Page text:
Thursday, January 31, 2008
Gov. to Turn Up Heat On Lawmakers
By Winthrop Quigley
Journal Staff Writer
SANTA FE An angry Bill Richardson told reporters Wednesday that state lawmakers, by gutting his health care financing bill, have shirked their responsibility to New Mexico's 400,000 uninsured residents.
The governor, vowing to "turn up the heat," said at a news conference, "I'm going to the public in New Mexico. They should tell their legislators to stop worrying about extraneous issues and focus on health care."
Richardson also promised to veto the bill as amended earlier Wednesday by the House committee. He urged the House Appropriations and Finance Committee, the bill's next stop, to restore it to its original form.
Meanwhile, the committee chair promised to push a competing measure to set up a state-run system known as the Health Security Act, which replaces private health insurance for most residents with a single public funding source.
Here's what the committee did:
On a bipartisan 5-3 vote, it removed provisions that would have required everyone to have health insurance or some form of publicly funded coverage.
It killed a tax on employers who don't provide their workers with health insurance. That tax, relatively small compared with the cost of providing insurance, is supposed to help fund public health coverage programs.
The committee then gave the amended bill a do-pass recommendation on a 6-1 vote.
Richardson said that as it now stands, the bill insures no one. "(And) it fails to provide the money to take care of everybody," he said.
It left intact provisions that would require insurance companies to insure everyone, regardless of health status, a concept called guaranteed issue a mandate the industry says is unacceptable without the provision requiring everyone to be insured.
"Without the individual mandate we risk losing healthy people (from the insurance pool) who make it viable to support guaranteed issue," said Diane Fisher, Presbyterian Healthcare Services chief counsel.
The committee voted 6-1 to recommend passage of the amended legislation.
Defense of changes
Rep. Justine Fox-Young, R-Albuquerque, who proposed the amendments, told the Journal that "an overwhelming number of New Mexicans are opposed to government health care and are opposed to us mandating health insurance."
Committee chairwoman Mimi Stewart of Albuquerque was one of the Democrats supporting the amendments.
Stewart said she hopes her committee will pass out the Health Security Act today.
She said Richardson's bill shores up the insurance industry at the expense of working people.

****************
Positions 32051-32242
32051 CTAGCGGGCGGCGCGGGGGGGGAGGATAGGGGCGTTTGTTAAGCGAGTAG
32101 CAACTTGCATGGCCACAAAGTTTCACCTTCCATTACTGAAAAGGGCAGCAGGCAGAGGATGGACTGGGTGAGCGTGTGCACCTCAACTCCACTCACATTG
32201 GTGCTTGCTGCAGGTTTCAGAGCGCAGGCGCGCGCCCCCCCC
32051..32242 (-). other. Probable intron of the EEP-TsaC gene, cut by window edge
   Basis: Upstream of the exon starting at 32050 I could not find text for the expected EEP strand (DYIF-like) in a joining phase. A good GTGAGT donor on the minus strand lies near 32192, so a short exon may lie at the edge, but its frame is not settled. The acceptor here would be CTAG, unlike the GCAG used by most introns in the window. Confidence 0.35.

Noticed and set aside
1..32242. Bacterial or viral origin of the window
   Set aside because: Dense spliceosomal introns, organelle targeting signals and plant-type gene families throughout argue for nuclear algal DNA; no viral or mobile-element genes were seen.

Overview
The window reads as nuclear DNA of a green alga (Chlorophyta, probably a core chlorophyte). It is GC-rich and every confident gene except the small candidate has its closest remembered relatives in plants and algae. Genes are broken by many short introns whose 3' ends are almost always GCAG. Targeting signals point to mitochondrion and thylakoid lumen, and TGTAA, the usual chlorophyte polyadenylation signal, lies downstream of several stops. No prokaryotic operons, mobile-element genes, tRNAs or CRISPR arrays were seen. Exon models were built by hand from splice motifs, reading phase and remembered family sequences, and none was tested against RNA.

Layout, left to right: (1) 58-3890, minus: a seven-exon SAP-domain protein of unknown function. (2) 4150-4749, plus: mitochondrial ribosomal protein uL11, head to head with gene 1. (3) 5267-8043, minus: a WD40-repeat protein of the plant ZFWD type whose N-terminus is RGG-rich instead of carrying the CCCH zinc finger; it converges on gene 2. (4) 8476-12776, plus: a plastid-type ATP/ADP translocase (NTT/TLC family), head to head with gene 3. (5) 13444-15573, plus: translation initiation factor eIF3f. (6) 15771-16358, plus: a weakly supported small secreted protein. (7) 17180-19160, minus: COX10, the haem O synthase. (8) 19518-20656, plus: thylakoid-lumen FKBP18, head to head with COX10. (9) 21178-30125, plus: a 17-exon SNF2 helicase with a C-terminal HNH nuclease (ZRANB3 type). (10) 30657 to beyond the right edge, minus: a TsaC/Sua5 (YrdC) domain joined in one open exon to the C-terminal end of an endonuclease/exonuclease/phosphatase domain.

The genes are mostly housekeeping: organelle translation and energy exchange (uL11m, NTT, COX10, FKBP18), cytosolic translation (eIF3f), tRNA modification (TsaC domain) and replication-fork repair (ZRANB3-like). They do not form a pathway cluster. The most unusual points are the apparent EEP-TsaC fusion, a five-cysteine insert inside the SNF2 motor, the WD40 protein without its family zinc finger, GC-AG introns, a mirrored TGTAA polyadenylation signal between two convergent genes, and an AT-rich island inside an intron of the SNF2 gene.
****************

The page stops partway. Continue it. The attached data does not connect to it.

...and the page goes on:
"There are thousands of people for whom this system doesn't work," Stewart said. Coverage is inadequate, premiums are too expensive, companies deny needed care and the system is too complicated, she said.
"Do we really want our money to go to a highly profitable industry at the expense of working people?" she asked.
"Many legislators have thanked me for the committee's action today, and many of them were Appropriations Committee members," Stewart said later Wednesday.
While both dislike the governor's bill, Fox-Young's agenda is completely different from Stewart's.
She said the state should reduce the uninsured rate by allowing companies to offer low-cost catastrophic policies, giving employers incentives to provide insurance to workers, making health savings accounts easier to buy and making sure entitlement programs like Medicaid are working.
Rep. John Heaton, D-Carlsbad, who sponsored the governor's bill, said mandatory insurance and a requirement that businesses support public health coverage programs are ways to level the field businesses compete on and force individuals to take responsibility for their own health care. Since the cost of health care is shifted to people who buy insurance, businesses that don't offer it get "a free ride," he said.
The bill's chief business backer, the Greater Albuquerque Chamber of Commerce, can't support the amended bill, said lobbyist Jacqueline DuBose Christensen.
"We're very disappointed," she said.
Richardson and lawmakers have tussled since the session began two weeks ago over the composition of a health care authority board that the bill creates to oversee the state's health system. The bill the committee recommended contains a compromise on board membership but strips the governor of the power to appoint the authority's executive director.
The amended bill would still require a number of state-funded insurance pools, including coverage plans for retired public employees, to be consolidated under the control of the health care authority.
Legislators have "concentrated on the health care authority," Richardson said at his news conference. "They've concentrated on the bureaucracy, not on helping people."
"I want the public to know that so far this is a do-nothing Legislature," he said.